SALT LAKE CITY — More than a dozen Utah officials returned from a "fact finding" trip to Arizona this week with the understanding that a strict immigration law could possibly hurt Utah's economy.
The lieutenant governor, his chief of staff and 11 lawmakers traveled on their own dime to learn more about the implementation of Arizona's controversial immigration law.
Although the most controversial aspects of SB1070 have been put on hold by a federal judge, the law has drawn attention from Utah leaders because immigration will be a hot topic in the upcoming legislative session in January.
Lt. Gov. Greg Bell said the trip was informative, if nothing else. "We really feel like we got a 360-degree view of what they feel is the impact of 1070, positive and negative."
The Arizona law would require police and other state officials to determine immigration status if there's reasonable suspicion the person might be in the country illegally.
Others traveling with Bell were Reps. Brad Daw, R-Orem; Brad Last, R-Hurricane; Ryan Wilcox; R-Ogden; Jennifer Seelig, D-Salt Lake; Rebecca Chavez-Houck, D-Salt Lake; John Mathis, R-Vernal; and Sens. Michael Waddoups, R-Taylorsville; Scott Jenkins, R-Plain City; Margaret Dayton, R-Orem; Karen Mayne, D-West Valley; and Luz Robles, D-Salt Lake.
The group spent two days meeting with representatives in business, politics, local law enforcement, as well as Border Patrol, the Latino community, and the legal counsel for the state.
Bell says gauging the bill's success was difficult because it depended on whom you talked to.
Some Arizona legislators claimed three-fourths of the state's populous regions support the measure. But the business community, namely the Greater Phoenix Chamber of Commerce, painted an ugly picture of 1070's economic fallout.
"They feel like they're seeing some PR fallout," Bell said. "That it's really tarnished the brand of Arizona. I don't know what of that is true."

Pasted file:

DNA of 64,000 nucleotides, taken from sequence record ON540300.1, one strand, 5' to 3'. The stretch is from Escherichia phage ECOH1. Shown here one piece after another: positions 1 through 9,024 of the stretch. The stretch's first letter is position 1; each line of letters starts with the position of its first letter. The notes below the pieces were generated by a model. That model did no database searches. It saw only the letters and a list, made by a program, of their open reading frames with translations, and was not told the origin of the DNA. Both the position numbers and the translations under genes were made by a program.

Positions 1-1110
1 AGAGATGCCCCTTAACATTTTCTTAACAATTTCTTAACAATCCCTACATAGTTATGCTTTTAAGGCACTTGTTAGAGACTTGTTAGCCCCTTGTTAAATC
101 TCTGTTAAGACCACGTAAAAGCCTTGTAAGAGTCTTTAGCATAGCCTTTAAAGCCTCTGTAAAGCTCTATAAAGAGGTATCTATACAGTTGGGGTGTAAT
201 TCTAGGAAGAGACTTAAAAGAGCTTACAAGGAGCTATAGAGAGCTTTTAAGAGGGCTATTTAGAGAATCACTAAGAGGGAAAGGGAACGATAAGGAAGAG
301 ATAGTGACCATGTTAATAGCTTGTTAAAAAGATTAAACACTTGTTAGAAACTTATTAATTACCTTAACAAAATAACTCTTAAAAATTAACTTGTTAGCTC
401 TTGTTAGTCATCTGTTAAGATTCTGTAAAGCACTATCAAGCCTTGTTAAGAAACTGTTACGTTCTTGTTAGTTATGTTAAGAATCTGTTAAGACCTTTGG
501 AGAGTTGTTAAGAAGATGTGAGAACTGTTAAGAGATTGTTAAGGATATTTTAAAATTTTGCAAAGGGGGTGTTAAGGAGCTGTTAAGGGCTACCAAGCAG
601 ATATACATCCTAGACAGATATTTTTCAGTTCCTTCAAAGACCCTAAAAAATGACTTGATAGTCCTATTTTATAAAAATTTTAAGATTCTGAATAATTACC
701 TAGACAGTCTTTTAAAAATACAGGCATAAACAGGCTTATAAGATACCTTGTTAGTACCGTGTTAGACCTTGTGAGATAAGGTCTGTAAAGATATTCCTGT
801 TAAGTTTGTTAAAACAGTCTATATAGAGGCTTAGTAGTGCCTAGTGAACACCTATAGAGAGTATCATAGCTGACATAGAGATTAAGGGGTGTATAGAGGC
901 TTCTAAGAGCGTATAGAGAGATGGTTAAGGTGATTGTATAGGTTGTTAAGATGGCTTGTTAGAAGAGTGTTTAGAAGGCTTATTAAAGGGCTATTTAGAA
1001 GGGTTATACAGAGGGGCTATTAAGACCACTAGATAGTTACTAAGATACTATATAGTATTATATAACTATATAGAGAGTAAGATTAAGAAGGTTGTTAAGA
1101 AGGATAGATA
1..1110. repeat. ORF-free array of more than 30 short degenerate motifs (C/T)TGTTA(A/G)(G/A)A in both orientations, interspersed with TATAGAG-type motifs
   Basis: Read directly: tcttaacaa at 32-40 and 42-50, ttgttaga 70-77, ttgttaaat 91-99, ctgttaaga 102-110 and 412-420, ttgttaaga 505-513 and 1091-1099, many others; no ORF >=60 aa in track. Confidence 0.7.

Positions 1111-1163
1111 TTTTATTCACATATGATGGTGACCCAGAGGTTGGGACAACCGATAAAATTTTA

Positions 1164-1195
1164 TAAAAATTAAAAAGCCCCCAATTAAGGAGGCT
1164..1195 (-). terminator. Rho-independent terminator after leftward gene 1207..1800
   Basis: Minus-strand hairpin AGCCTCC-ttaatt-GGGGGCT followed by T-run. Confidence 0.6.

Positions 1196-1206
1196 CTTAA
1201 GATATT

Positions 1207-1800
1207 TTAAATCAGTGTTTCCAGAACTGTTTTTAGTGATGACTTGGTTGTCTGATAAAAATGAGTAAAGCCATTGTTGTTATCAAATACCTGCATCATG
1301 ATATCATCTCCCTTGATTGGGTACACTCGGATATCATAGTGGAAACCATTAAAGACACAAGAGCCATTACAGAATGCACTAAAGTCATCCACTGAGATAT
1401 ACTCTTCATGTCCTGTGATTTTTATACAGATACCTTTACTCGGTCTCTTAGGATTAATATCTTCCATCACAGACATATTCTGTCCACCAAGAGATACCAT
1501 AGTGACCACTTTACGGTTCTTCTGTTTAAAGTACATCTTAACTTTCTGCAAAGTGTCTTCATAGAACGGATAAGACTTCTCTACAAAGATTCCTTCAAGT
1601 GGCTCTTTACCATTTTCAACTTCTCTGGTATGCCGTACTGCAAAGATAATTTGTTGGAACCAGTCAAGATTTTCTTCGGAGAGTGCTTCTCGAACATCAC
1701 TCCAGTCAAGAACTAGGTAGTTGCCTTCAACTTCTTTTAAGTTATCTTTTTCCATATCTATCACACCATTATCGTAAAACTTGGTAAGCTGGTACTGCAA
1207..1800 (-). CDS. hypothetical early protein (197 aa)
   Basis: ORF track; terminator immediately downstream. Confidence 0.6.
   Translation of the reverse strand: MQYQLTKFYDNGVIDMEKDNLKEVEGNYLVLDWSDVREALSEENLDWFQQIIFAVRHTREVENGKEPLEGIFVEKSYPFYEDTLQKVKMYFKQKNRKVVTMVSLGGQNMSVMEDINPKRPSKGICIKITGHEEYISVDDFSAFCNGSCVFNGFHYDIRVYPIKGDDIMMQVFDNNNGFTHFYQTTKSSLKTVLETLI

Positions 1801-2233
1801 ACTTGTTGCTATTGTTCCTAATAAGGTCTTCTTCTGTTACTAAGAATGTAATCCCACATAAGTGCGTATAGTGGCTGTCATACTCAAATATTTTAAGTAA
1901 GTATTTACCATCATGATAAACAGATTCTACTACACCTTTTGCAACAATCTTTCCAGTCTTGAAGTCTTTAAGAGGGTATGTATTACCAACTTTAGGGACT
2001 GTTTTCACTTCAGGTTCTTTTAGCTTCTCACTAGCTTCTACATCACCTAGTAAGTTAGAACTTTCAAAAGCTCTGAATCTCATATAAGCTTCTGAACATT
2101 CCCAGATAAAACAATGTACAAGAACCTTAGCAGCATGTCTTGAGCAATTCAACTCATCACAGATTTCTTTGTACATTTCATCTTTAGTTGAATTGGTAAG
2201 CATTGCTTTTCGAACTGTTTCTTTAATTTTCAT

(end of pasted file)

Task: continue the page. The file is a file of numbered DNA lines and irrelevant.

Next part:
"To hear the chamber, the hotel association and others clearly stating the loss for them was a strong message," Robles said. "I think that will resonate with anybody in terms of the economy and how we want to see the state of Utah in the future."
Both Bell and Robles agree that tourism and convention revenue are vital to the state's economy. They both say legislators need to take that into consideration when considering any immigration bill.
"We have a beautiful landscape," Robles said. "It's a big attraction and to have something or a piece of legislation have such a negative impact, of course it's concerning."
Robles does not believe a bill like Arizona's would work in Utah. She is drafting legislation with Chavez-Houck and 12 other legislators are creating their own bills as well.
"I'm happy to know that there's more legislators thinking about solutions," Robles said. "There's not only an Arizona-type solution."
Rep. Stephen Sandstrom's bill resembles the Arizona law. According to his Illegal Immigration Enforcement Act, an officer may detain a person to determine citizenship status if they are stopped for another illegal act.
Sandstrom, R-Orem, who unveiled his bill in mid-August, said while he is firm on keeping the enforcement elements of his bill, he wants to find a workable solution for Utah that will carry forward in the immigration debate.
Robles and Chavez-Houck claim Sandstrom's bill leaves too many unanswered questions and some legal problems. The pair also said the Illegal Immigration Enforcement Act will be too expensive to enact.
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